However, in contrast to actual requirements, the number of scientific research projects implemented in MPAs and national parks in recent years has remained very limited. Scientific research has not received enough attention in some MPAs and national parks to warrant investment in funding for implementation. The main reason is that research equipment, facilities, and human resources in MPAs are extremely restricted. Some MPAs and national parks, such as Cu Lao Cham (15 research projects with a total budget of about 30 billion VND) to perform surveys and evaluate biodiversity variability, have been implemented well and on a regular basis. year, raising funds for sea turtle conservation, sea grass growth, and people's livelihoods, as well as preventing sea turtle displacement (moved from Con Dao); Hon Mun (9 research projects with a combined budget of 1,043 billion VND) to conduct biodiversity surveys, planting and restoring corals, and protecting sea turtle spawning grounds; Nui Chua National Park (3 research projects in progress).

Scientific research activities in MPAs and national parks are still small and irregular, resulting in limited findings, inconsistent data, and poor value.

Model building and livelihood support for the community

The development of livelihood conversion models for households dependent on natural resource extraction from the MPA has always been a priority for MARD and the MPA Management Board. Several livelihood conversion models have been tested and successfully implemented in MPAs, contributing to improve the lives of people living in and around MPAs while reducing pressure on natural resource extraction, as shown: In the Cu Lao Cham MPA, a homestay model was built by transforming a coastal fishing boat into a tourist boat; financial support for the Women's Union branch to develop handicrafts for tourists in Hon Mun MPA (Nha Trang Bay), raising sand lizards at Nui Chua, etc.

The creation of alternative livelihoods for people living in and around MPAs is still very limited, particularly in terms of the model's sustainability, when compared to actual needs. Many models are only effective when they are funded by a budget; once the project is completed, they are unable to be maintained and eventually fail, owing to a lack of funds to continue operations.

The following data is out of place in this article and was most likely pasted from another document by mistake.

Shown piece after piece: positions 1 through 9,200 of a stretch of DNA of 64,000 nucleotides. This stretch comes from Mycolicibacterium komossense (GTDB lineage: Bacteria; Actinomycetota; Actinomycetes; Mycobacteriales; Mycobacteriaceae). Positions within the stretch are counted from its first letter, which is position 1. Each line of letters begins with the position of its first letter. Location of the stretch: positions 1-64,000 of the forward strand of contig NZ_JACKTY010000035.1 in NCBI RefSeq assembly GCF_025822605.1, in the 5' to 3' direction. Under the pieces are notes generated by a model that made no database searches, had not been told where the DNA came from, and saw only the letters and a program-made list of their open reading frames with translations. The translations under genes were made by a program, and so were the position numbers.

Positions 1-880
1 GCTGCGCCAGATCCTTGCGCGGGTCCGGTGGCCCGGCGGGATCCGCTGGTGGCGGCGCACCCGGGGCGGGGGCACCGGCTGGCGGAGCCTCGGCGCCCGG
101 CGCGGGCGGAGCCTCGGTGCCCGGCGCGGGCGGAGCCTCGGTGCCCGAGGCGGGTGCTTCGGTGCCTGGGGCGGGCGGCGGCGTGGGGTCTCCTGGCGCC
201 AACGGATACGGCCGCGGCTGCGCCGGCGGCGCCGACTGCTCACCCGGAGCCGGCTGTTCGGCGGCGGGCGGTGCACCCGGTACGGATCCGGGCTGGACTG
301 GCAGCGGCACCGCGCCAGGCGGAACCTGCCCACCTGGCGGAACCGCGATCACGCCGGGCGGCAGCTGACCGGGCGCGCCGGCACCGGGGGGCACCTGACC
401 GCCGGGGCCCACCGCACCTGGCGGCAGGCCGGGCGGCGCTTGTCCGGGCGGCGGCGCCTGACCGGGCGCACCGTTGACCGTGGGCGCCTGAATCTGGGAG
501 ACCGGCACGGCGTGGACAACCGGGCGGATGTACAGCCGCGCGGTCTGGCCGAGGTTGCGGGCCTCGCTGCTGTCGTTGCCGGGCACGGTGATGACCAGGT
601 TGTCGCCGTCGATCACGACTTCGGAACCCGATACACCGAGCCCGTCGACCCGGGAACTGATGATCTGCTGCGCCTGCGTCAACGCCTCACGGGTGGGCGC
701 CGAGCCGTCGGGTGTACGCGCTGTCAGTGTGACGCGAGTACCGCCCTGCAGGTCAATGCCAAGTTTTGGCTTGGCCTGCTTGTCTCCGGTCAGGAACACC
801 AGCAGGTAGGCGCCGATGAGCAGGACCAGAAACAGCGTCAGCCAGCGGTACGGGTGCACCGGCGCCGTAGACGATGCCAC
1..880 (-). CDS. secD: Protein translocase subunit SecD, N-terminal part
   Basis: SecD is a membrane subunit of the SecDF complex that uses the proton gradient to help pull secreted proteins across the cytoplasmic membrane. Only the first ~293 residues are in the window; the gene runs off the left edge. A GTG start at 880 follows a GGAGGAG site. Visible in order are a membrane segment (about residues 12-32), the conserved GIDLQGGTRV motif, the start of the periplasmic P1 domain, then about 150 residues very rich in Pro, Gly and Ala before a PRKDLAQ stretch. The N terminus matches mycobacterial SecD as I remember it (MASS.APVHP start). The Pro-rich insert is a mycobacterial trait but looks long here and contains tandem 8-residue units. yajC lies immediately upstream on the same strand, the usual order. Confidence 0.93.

Training for capacity building and public awareness campaigns

The Ministry of Agriculture and Rural Development puts a premium on communication to raise awareness among the residential community at the national level. This work is regarded as one of the most important factors in the performance of marine conservation efforts. MARD annually organizes training and propaganda courses for communities all over the world with the financial and technological help of governments, international organizations, and non-governmental organizations. Some specific results from the MPA: Organizing 25 training courses for residential communities in the provinces of Quang Ninh, Hai Phong, Thanh Hoa, Quang Tri, Thua Thien Hue, Da Nang, Quang Ngai, Khanh Hoa, Ninh Thuan, Binh Thuan, Ba Ria-Vung Tau, and Kien Giang, with approximately 1,500 people trained. 8 capacity-building training courses for officials from the central to local levels were organized, with approximately 500 staff members receiving training. Organizing three diving skill courses for 30 marine conservation officers. For MPA Management Boards and provincial representatives, organized four trips abroad for surveys, studies, and knowledge sharing: one trip to the United States, one trip to Australia, one trip to Japan, and one trip to Indonesia. Organizing a variety of networking activities to increase community awareness, including: Exams on marine biodiversity, as well as information on potential opportunities in marine protected areas (MPAs). Organize visits for local management personnel to share their experiences in marine conservation management in Cu Lao Cham, Nha Trang Bay, Nui Chua, Con Dao, and Phu Quoc in order to prepare for the formation of MPAs and assist these staff in obtaining practical knowledge.

In the community, MPAs frequently arrange separate training and propaganda classes for local populations, in addition to training courses and propaganda events chaired by the Ministry of Agriculture and Rural Development. The following are some clear outcomes: